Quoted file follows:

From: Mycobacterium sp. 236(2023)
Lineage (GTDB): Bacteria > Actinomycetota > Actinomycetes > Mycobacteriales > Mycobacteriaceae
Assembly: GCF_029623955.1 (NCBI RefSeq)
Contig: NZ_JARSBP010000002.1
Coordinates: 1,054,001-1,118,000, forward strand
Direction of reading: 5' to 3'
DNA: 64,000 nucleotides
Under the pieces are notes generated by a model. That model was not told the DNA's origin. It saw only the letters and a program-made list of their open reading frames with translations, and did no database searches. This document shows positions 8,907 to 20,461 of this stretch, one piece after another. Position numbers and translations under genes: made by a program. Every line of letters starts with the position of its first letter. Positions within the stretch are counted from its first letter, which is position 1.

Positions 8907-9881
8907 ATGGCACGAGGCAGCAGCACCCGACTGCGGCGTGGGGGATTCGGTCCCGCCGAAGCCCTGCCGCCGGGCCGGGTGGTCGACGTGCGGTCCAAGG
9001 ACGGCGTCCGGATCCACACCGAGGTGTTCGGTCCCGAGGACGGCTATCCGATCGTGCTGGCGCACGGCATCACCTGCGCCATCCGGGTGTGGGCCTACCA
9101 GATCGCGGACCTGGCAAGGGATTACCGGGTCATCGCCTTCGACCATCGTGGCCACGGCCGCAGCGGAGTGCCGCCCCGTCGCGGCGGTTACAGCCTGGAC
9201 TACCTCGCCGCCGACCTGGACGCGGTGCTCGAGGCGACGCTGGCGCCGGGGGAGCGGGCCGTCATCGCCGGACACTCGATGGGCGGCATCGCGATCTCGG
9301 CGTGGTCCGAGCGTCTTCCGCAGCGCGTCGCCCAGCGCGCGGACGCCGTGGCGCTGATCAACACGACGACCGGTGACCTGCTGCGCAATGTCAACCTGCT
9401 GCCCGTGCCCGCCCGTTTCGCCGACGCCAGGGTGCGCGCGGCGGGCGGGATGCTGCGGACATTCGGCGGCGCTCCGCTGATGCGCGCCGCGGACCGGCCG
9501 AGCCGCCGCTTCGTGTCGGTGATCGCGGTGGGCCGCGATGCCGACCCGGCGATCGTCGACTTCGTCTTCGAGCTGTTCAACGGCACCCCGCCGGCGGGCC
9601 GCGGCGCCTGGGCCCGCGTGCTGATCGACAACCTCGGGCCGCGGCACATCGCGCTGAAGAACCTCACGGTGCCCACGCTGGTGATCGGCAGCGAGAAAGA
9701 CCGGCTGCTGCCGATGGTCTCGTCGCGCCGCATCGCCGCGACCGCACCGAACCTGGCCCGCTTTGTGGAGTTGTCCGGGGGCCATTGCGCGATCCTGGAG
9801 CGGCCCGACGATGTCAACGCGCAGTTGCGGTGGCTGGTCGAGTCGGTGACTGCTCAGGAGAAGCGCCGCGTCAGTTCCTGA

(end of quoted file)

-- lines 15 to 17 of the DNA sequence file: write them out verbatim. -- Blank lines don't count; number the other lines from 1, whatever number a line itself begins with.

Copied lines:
9401 GCCCGTGCCCGCCCGTTTCGCCGACGCCAGGGTGCGCGCGGCGGGCGGGATGCTGCGGACATTCGGCGGCGCTCCGCTGATGCGCGCCGCGGACCGGCCG
9501 AGCCGCCGCTTCGTGTCGGTGATCGCGGTGGGCCGCGATGCCGACCCGGCGATCGTCGACTTCGTCTTCGAGCTGTTCAACGGCACCCCGCCGGCGGGCC
9601 GCGGCGCCTGGGCCCGCGTGCTGATCGACAACCTCGGGCCGCGGCACATCGCGCTGAAGAACCTCACGGTGCCCACGCTGGTGATCGGCAGCGAGAAAGA